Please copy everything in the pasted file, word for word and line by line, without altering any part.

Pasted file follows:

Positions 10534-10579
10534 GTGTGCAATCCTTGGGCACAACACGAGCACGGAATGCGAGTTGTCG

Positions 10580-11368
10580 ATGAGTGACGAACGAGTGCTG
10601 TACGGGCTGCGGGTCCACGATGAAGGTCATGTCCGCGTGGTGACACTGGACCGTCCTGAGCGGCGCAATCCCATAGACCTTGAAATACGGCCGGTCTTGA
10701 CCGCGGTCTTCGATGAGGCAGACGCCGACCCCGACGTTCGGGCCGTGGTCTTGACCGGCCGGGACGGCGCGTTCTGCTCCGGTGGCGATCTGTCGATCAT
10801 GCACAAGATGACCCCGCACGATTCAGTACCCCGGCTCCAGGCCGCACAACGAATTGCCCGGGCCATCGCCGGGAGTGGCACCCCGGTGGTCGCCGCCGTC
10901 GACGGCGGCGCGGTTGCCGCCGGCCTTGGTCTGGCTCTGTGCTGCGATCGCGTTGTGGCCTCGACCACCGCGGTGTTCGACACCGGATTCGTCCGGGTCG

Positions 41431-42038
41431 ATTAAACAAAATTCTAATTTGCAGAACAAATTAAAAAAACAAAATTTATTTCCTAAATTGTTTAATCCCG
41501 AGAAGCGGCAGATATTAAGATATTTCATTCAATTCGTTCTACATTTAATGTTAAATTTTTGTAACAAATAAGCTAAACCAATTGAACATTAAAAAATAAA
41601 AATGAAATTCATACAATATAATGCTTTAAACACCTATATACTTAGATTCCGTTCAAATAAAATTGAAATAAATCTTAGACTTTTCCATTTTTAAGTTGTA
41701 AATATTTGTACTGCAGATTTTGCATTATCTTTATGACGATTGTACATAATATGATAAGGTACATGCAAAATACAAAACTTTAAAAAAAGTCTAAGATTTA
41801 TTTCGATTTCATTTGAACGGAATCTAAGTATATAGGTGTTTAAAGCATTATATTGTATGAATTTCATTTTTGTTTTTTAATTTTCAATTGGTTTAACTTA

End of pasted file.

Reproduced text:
Positions 10534-10579
10534 GTGTGCAATCCTTGGGCACAACACGAGCACGGAATGCGAGTTGTCG

Positions 10580-11368
10580 ATGAGTGACGAACGAGTGCTG
10601 TACGGGCTGCGGGTCCACGATGAAGGTCATGTCCGCGTGGTGACACTGGACCGTCCTGAGCGGCGCAATCCCATAGACCTTGAAATACGGCCGGTCTTGA
10701 CCGCGGTCTTCGATGAGGCAGACGCCGACCCCGACGTTCGGGCCGTGGTCTTGACCGGCCGGGACGGCGCGTTCTGCTCCGGTGGCGATCTGTCGATCAT
10801 GCACAAGATGACCCCGCACGATTCAGTACCCCGGCTCCAGGCCGCACAACGAATTGCCCGGGCCATCGCCGGGAGTGGCACCCCGGTGGTCGCCGCCGTC
10901 GACGGCGGCGCGGTTGCCGCCGGCCTTGGTCTGGCTCTGTGCTGCGATCGCGTTGTGGCCTCGACCACCGCGGTGTTCGACACCGGATTCGTCCGGGTCG

Positions 41431-42038
41431 ATTAAACAAAATTCTAATTTGCAGAACAAATTAAAAAAACAAAATTTATTTCCTAAATTGTTTAATCCCG
41501 AGAAGCGGCAGATATTAAGATATTTCATTCAATTCGTTCTACATTTAATGTTAAATTTTTGTAACAAATAAGCTAAACCAATTGAACATTAAAAAATAAA
41601 AATGAAATTCATACAATATAATGCTTTAAACACCTATATACTTAGATTCCGTTCAAATAAAATTGAAATAAATCTTAGACTTTTCCATTTTTAAGTTGTA
41701 AATATTTGTACTGCAGATTTTGCATTATCTTTATGACGATTGTACATAATATGATAAGGTACATGCAAAATACAAAACTTTAAAAAAAGTCTAAGATTTA
41801 TTTCGATTTCATTTGAACGGAATCTAAGTATATAGGTGTTTAAAGCATTATATTGTATGAATTTCATTTTTGTTTTTTAATTTTCAATTGGTTTAACTTA